While Pittsburgh native Kevin Garrett's discography boils down to a handful of singles and just two EPs–the newly released False Hope and 2015's Mellow Drama– his compelling blend of soul, R&B, and electronic melodies ensure that he's here to stay.
Now residing in Brooklyn, the 25-year-old has built an impressive resume as an opener for numerous big name artists: James Vincent McMorrow, X Ambassadors, Alessia Cara, and Oh Wonder, to name a few. Garrett infuses swooning piano and ambient electronic production with old soul and R&B vocals to captivate his rapidly growing audience.
With a Grammy nominated collaboration with Beyoncé under his belt, and cosigns from Katy Perry and Sam Smith, Garrett smashes into 2017 on his practically sold out False Hope headline tour. We chatted with the multi-instrumentalist backstage at his show at the Troubadour in Los Angeles.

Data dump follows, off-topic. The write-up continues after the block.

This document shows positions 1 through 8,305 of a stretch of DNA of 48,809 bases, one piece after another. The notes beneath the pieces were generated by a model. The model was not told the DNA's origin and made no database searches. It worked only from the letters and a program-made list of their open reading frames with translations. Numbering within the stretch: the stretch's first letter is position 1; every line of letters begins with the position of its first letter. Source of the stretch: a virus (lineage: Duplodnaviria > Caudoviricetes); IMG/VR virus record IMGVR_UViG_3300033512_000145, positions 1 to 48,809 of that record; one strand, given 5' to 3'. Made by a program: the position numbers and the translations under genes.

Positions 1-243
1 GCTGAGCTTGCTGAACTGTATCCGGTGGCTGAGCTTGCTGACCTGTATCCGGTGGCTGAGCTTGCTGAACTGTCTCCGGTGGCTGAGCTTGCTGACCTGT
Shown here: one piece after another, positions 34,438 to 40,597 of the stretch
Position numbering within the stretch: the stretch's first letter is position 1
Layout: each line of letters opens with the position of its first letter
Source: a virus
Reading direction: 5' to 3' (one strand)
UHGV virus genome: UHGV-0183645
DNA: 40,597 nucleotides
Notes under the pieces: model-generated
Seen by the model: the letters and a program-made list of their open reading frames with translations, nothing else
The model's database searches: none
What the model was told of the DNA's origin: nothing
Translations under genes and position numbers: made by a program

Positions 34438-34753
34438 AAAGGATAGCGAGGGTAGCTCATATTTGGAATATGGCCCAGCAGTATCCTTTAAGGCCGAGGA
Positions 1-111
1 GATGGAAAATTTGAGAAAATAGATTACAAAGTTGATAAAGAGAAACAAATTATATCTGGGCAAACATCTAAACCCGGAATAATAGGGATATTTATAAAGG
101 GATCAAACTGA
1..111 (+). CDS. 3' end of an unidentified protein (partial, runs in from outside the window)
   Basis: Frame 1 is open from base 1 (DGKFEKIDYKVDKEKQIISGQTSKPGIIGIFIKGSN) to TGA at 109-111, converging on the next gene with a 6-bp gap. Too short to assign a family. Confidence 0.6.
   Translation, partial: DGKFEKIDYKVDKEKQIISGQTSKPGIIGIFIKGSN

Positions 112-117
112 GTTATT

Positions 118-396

OTW: You're on tour right now for your False Hope EP. How's it going so far?
Kevin: So far, so good. This is my first real headline tour so it's a learning experience for me. I've been very involved in every aspect of it. I'm super down with the opener A R I Z O N A. When we were prepping for tour, I got a small list [of potential openers] and checked A R I Z O N A out because I heard good things about them. They're killing it on the internet, so it's cool to put them on their first tour. Fun fact: in the actual state of Arizona, our date in Scottsdale sold out. We've sold out 17 or 18 of the 20 dates.
OTW: How did you meet the rest of your band?
Kevin: I've been working with Sean [Mullins] who plays drums since the beginning of my music career. Brett [Williams], who plays keys, is a new addition to the group. We went to high school together. And Jesse [Bielenberg], who started touring with us when we opened for the X Ambassadors a little over a year ago. It feels really good, like I'm right at home on every stage.
OTW: Was the writing process for the False Hope EP similar to writing the Mellow Drama EP? What was your goal with False Hope?